Or getting his coffee in the mornings.  When Aaron comes down to the kitchen, he wants his coffee.  I don’t mind that at all, unless he’s demanding.  But he will linger as he waits for the coffee to finish perking, if I’m making fresh, and he will linger as he waits for me to pour the coffee.  And he really wants me to carry it upstairs right away.  The other morning he was hovering, wanting me to pour his coffee.  I poured his cups of coffee and went back to what I was doing.  I always carry his coffee up to his room because he is so shaky that he spills it.  So he stood there, hovering, waiting for me to carry his coffee upstairs. 

“Are you carrying my coffee to my room?” he asked.  I told him that I would get it in a minute.  He walked in the living room, but soon was back in the kitchen…..hovering again. 

“Are you getting my coffee?” he asked again.  So I told him to go on upstairs and take his shower, and I would bring his coffee up while he showered.  This didn’t suit him at all. 

“Mom!” he said with impatience.  “Aren’t you getting my coffee?”  He started walking away, but I knew we weren’t done….and I knew I would need to carry his coffee upstairs now.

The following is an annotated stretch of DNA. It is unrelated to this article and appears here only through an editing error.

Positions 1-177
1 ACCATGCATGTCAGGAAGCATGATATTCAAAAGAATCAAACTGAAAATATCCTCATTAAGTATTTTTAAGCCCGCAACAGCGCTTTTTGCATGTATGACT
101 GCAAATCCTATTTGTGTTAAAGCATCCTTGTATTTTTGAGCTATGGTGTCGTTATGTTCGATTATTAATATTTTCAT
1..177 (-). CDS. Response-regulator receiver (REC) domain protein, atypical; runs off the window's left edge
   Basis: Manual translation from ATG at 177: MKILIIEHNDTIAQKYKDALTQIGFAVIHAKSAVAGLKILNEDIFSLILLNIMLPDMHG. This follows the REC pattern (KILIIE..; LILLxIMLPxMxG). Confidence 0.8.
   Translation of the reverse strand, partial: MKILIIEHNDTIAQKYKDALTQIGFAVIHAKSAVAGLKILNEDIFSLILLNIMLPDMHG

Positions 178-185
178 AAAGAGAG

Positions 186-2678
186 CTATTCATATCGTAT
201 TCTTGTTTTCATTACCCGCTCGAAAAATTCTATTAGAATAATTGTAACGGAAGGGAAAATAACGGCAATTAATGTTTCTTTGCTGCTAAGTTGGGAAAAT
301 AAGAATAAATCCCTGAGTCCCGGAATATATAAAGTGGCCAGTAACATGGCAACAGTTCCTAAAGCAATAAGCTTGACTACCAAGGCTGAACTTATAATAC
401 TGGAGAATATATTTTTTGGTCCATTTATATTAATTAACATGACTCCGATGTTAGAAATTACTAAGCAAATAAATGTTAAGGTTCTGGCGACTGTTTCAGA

This made me very irritated on this particular morning.  I rinsed my soapy hands off under the running water at the sink.  And thinking he couldn’t hear me, I muttered, “I hate autism!”

But Aaron did hear me.  He heard my careless remark, and he did not like it…..not one bit.  Since that morning I have had to do some damage control.  I’ve explained to Aaron several times what I meant when I said those words, assuring him that I did not mean that I hate him.  I reminded him that Granddaddy died of cancer, and that I hate cancer.  I told him that Grandmother has Alzheimer’s and that I hate Alzheimer’s.  I’ve explained that I hate his seizures.

Explaining to him why I sometimes hate his autism has been a little trickier.  I’ve talked to Aaron about how sometimes life for him is very stressful because of his autism and how it makes some situations difficult for him to handle.  Aaron really doesn’t want to go into great detail about those things, though.  And I don’t either, because I don’t want him to feel that I think his life is bad or hard.  I wish I could take back that moment, and that I hadn’t said those words in my frustration.  Yet on the other hand, at least it’s opened up some conversation between us and enabled me to talk openly to him in a way I don’t normally do.